Once a suit-and-tie guy, Romney opts for jeans

Critic says new look could be seen as inauthentic

The emphasis was on connecting with average people when Mitt Romney announced this month in Stratham, N.H., that he is a candidate for 2012. The emphasis was on connecting with average people when Mitt Romney announced this month in Stratham, N.H., that he is a candidate for 2012. (Brian Snyder/Reuters)
By Matt Viser
Globe Staff / June 8, 2011

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WASHINGTON — As he reintroduces himself to Republican voters, Mitt Romney is increasingly trying to highlight a more casual side of himself and erase the image of a stuffy businessman who spent a career in boardrooms and owns three homes on both coasts.

The former Massachusetts governor is rarely behind a podium. He flies in coach and carries his own bags. He almost never wears a tie, opting instead for a striped, open-collar shirt, loafers, and blue jeans (alternating between the fashionable Gap 1969 variety and a pair of old standard Levi’s 514).

“Well, I stopped wearing my suit to bed at night,’’ he joked in an interview with CNN’s Piers Morgan that aired Monday night.

While his rhetoric on President Obama is often sharp, nearly everything about his campaign — the way he’s dressing, the places he’s going, and the stories he’s telling — appears designed to make Romney appear more, well, average.

But some suggest the updated style runs the risk of making him seem calculating, and willing to change his image if that’s what it takes to become president. When he gave his first major speech of the campaign — outlining his defense of the Massachusetts health care plan and his critique of the national one — he went without a tie.

“Somebody’s told Romney, ‘Your hair’s too perfect and you’re always dressed to the nines,’ ’’ said Bob Vander Plaats, a conservative power broker in Iowa who four years ago was Mike Huckabee’s state campaign chairman.

“But when I saw him give the health care speech, authenticity became a question for me again,’’ he said. “You’re a CEO giving a major speech with a PowerPoint presentation, and you don’t have a tie? In my world that doesn’t line up, and in his world it doesn’t line up . . . Just be who you are.’’

Romney advisers are eager to portray him as caring about average people with average economic problems — and have the photographers there to capture it. When he was in Orlando, he went to an H&R Block office and talked about how complicated tax forms can be. When he was in New Hampshire, he went to a gas station to talk about how gas prices are soaring. When he was in Las Vegas, he toured a neighborhood beset with foreclosed homes.

It all has the effect of making Romney look not like a president, but like an average person, reflecting the calculation that his advisers already think he looks presidential but still needs to connect.

They acknowledge he can come across as stiff and at times awkward, but say that he’s getting better and has learned from his first presidential bid.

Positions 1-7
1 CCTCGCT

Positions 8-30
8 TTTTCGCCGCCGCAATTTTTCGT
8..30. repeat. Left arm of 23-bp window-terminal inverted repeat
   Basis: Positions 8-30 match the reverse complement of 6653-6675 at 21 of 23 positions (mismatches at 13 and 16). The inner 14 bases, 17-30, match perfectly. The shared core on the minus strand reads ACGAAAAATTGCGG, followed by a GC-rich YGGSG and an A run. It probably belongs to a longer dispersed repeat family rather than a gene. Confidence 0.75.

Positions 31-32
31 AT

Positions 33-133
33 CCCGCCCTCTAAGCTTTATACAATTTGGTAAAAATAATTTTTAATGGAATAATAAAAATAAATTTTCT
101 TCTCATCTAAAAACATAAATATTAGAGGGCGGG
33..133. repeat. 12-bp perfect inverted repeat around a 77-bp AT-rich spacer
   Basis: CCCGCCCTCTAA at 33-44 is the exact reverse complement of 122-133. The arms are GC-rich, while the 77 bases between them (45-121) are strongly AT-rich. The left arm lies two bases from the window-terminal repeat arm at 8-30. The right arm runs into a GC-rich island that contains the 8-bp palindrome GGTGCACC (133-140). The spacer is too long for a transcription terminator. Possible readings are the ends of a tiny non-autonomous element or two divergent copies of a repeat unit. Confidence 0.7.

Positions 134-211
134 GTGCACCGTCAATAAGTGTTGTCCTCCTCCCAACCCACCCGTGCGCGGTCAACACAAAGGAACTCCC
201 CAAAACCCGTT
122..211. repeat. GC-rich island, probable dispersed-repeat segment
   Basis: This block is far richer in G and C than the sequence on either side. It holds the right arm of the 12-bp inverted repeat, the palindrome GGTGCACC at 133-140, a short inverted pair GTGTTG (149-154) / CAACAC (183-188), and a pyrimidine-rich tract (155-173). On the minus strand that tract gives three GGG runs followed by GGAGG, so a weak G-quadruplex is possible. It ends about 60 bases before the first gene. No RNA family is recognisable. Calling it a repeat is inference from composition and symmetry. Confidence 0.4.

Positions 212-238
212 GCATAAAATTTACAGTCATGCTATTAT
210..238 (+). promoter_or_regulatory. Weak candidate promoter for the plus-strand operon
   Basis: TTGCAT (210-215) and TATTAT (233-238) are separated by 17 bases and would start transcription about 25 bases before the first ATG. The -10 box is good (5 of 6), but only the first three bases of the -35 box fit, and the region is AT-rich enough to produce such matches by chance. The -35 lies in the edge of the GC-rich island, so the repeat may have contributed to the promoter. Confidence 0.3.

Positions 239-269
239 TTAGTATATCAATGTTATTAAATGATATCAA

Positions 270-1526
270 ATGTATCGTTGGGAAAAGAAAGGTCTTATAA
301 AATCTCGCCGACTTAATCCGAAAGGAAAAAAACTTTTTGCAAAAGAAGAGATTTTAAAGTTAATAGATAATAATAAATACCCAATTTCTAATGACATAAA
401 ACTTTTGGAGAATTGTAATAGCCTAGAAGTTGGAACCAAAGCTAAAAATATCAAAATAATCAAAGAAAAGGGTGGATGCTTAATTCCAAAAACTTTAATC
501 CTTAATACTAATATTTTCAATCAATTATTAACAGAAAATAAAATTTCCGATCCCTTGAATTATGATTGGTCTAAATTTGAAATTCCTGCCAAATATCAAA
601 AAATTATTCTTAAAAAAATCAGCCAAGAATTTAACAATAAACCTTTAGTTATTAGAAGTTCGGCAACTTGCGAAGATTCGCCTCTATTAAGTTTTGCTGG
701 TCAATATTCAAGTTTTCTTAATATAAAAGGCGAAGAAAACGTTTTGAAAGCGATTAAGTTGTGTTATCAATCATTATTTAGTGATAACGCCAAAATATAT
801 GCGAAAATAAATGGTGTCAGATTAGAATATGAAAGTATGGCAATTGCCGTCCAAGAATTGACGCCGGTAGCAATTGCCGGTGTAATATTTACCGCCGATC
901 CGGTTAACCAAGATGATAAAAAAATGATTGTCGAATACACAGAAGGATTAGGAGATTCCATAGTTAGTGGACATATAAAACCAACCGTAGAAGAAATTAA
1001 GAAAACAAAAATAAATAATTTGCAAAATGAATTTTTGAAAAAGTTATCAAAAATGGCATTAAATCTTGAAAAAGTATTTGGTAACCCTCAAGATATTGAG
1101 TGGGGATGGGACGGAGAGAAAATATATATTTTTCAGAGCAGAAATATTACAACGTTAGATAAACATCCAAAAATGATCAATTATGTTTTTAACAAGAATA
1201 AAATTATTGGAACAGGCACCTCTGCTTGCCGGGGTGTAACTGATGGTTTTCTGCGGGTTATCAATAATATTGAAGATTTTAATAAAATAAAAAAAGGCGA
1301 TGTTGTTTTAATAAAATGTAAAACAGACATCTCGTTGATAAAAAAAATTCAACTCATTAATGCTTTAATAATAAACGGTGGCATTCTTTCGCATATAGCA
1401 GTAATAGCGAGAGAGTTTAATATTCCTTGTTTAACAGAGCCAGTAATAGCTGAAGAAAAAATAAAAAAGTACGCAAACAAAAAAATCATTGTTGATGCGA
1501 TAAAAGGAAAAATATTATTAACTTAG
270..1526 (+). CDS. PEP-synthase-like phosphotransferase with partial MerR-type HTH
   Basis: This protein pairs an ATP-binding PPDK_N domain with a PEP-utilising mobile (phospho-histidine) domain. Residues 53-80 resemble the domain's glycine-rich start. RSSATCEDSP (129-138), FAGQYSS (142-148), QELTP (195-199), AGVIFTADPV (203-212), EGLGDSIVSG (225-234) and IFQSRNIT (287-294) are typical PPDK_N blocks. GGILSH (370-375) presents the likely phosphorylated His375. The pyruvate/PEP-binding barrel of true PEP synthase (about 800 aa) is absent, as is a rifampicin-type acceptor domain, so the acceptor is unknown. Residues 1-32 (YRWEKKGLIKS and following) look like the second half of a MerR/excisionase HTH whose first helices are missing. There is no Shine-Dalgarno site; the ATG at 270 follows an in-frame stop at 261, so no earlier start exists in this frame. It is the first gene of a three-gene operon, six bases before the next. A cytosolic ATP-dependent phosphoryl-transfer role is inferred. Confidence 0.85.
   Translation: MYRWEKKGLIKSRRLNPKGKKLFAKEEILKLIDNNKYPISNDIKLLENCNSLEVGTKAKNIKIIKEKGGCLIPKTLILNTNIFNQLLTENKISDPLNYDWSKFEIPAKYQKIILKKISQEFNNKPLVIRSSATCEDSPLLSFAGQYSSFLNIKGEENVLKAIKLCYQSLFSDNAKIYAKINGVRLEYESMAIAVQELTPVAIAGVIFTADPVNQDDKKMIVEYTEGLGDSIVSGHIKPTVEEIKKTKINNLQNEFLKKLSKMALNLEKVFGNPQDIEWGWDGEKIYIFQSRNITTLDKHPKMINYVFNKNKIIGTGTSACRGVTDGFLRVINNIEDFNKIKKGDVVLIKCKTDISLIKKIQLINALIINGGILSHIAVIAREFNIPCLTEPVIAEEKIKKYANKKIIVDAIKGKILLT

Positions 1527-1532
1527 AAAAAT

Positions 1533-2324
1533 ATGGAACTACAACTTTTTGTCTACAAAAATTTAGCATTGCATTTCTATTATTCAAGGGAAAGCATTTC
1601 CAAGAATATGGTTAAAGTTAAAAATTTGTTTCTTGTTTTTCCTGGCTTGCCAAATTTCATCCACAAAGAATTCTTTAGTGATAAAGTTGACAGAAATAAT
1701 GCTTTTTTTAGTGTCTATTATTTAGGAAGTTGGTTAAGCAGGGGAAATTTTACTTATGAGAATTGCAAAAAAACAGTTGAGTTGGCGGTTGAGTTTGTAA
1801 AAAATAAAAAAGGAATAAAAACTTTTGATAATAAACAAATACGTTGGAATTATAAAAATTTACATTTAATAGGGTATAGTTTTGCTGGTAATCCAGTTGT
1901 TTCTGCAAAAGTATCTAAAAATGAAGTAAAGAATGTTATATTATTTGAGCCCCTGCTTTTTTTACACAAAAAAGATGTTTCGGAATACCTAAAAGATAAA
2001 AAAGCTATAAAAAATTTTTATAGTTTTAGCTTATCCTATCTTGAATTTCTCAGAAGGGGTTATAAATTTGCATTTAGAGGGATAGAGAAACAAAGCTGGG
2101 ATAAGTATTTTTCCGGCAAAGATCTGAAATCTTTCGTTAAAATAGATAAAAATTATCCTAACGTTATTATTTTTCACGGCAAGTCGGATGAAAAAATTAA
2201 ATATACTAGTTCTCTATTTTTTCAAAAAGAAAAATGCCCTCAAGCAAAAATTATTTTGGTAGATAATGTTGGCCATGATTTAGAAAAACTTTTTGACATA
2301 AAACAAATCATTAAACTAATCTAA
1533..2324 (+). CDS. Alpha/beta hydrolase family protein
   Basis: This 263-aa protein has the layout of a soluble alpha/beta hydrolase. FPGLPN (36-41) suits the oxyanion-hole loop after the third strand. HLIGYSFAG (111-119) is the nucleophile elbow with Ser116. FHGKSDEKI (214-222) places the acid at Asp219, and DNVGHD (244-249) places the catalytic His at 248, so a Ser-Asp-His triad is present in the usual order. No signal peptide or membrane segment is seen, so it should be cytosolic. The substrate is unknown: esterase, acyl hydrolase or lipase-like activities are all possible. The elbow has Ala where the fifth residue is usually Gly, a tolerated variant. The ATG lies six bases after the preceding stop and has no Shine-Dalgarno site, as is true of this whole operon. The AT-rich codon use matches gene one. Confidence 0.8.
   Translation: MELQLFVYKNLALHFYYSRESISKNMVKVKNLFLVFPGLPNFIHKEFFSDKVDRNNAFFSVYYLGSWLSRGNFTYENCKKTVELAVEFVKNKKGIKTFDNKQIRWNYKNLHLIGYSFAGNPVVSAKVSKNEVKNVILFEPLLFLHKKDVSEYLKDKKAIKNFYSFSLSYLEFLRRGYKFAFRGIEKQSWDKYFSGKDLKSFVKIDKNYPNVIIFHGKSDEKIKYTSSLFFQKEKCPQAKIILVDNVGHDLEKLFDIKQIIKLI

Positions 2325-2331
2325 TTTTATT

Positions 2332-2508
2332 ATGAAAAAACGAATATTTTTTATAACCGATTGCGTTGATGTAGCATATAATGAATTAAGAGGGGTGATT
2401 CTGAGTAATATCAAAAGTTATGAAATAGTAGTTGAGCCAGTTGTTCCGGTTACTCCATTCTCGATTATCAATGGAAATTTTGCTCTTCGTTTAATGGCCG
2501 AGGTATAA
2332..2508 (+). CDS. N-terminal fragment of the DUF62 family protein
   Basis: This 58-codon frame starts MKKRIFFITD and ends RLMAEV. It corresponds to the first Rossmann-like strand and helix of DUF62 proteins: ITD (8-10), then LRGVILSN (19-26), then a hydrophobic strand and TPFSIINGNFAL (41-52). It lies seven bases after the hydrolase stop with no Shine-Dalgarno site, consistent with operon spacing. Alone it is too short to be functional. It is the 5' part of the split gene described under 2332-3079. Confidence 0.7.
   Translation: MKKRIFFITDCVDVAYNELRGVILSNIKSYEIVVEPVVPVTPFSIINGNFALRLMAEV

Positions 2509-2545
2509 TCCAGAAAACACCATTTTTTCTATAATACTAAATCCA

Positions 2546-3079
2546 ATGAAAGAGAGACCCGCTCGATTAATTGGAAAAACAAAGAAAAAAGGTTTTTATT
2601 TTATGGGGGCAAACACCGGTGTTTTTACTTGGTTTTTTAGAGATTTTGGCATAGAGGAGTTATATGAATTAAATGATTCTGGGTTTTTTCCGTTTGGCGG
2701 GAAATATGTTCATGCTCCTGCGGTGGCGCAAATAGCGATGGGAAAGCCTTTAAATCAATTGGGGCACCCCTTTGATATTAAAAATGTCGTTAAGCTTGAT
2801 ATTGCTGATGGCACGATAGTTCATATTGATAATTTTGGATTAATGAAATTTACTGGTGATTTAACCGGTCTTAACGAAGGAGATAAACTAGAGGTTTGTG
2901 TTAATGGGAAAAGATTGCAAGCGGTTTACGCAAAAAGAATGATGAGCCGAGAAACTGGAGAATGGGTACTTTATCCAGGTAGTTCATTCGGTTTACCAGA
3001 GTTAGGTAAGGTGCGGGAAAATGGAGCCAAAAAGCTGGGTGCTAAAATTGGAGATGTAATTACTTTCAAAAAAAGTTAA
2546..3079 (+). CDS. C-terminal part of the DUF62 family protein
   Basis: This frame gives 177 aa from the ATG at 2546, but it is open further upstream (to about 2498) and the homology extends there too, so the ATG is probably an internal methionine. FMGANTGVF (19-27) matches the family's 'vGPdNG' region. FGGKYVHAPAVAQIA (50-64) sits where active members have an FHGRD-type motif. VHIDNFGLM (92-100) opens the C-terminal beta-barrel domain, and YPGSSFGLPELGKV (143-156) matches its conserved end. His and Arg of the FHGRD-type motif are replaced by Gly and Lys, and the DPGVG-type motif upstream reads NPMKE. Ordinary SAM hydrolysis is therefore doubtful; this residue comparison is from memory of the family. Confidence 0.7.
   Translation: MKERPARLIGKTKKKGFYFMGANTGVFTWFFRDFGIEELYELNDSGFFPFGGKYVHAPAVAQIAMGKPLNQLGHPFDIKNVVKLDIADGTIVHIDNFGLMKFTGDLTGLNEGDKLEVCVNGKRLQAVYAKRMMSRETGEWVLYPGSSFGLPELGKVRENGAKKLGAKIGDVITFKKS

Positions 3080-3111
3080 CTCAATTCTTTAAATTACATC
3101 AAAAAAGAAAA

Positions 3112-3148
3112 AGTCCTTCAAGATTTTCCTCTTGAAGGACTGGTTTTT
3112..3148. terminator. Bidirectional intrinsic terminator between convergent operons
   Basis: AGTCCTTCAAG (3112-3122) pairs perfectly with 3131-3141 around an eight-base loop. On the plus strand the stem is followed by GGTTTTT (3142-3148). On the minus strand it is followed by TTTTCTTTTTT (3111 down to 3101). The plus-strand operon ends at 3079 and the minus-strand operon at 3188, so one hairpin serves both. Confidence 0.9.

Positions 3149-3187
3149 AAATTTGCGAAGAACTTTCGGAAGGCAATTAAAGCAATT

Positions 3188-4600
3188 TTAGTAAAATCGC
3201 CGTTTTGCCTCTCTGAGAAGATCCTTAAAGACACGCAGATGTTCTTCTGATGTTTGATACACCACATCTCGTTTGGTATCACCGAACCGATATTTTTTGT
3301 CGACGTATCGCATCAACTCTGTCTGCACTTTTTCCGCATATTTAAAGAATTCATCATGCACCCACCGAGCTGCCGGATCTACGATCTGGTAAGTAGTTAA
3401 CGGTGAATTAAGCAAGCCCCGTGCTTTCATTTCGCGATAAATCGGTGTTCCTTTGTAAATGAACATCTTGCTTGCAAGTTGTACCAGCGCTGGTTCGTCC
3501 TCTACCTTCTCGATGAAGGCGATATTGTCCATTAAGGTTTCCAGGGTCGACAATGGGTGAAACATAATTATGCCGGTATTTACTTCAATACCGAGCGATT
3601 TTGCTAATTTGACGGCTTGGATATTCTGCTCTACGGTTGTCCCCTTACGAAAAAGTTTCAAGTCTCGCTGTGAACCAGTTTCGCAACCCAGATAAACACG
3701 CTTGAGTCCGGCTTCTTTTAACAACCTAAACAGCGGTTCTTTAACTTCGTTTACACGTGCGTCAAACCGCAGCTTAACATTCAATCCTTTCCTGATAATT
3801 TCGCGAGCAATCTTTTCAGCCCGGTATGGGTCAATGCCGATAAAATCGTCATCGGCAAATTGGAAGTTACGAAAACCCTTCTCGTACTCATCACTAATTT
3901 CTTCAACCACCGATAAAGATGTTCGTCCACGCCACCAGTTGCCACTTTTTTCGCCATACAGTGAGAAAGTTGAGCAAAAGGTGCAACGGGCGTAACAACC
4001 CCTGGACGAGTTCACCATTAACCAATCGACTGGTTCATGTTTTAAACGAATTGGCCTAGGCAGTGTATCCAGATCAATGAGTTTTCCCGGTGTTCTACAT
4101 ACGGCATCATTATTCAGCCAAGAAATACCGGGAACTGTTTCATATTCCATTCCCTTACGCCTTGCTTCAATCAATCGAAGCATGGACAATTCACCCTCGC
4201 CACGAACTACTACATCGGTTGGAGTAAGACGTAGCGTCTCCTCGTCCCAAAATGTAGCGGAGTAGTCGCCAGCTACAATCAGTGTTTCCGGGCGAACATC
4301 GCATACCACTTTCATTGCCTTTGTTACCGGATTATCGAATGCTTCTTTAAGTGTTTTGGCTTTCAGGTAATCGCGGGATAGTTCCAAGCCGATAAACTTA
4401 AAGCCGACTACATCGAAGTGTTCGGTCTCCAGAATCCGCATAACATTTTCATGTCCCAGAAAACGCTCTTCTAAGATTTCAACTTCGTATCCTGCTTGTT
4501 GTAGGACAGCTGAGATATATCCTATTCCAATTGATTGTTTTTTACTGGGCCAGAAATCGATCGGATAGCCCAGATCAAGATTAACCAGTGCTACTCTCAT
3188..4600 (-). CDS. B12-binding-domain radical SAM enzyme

“Just going through it you find your skin, if you will. He’s very comfortable this time,’’ said Ron Kaufman, a Republican consultant and a top Romney adviser. “Ronald Reagan was a hell of a lot better candidate in 1980 than he was in 1976. Going through it, the good ones learn, the bad ones don’t.’’

His advisers said that four years ago there was a concerted effort to make Romney appear presidential. So he wore suits, even when touring farms.

“There was an attempt four years ago to help people imagine him in the Oval Office, so you saw him in a suit a lot,’’ said one senior adviser. “He’s passed that test, so now you’re seeing a more natural, more relaxed Mitt. It doesn’t mean he’s turned into Ted Williams overnight and refuses to wear a necktie.’’

Romney is also telling stories on the stump that highlight a life story that is not his own, but that of his father. During a town hall meeting last week in Manchester, it took him a full five minutes before he got to any discussion of himself.

“My dad learned how to be a lath-and-plaster carpenter,’’ Romney said. “Dad could take a handful of nails, put them in his mouth, and spit them out, point forward. Boom, boom, boom, and put up this lath. He was very good at it.’’

Almost as an aside, he mentions that his father ran one of the biggest car companies in America, became governor of Michigan, and ran for president in 1968. Telling his father’s story seems to counter other Republicans in the field, such as former Minnesota Governor Tim Pawlenty, who frequently tells of being the first in his family to go to college, of his father driving a milk truck, and of his mother dying of cancer when he was 16.

“What do people think about when they think about Republicans?’’ Pawlenty said last year, as he began formulating his presidential bid. “What’s the stereotype? You know: We’re all CEOs, we’re sons and daughters of CEOs, we play polo on the weekends.’’

Romney has been reluctant to divulge much about his new clothing choices.

“By and large I ask the one person that counts, and that’s my wife. ‘What should I wear today?’ ’’ he said in the CNN interview with Morgan.

“I said, ‘I’m going to be on with Piers today, what should I wear?’ I said, ‘I think I should wear a tie, don’t you?’ She said, ‘No, no, no. Just wear the shirt you’ve got on, a blue shirt, and a sports coat.’ I do as I’m commanded.’’

Matt Viser can be reached at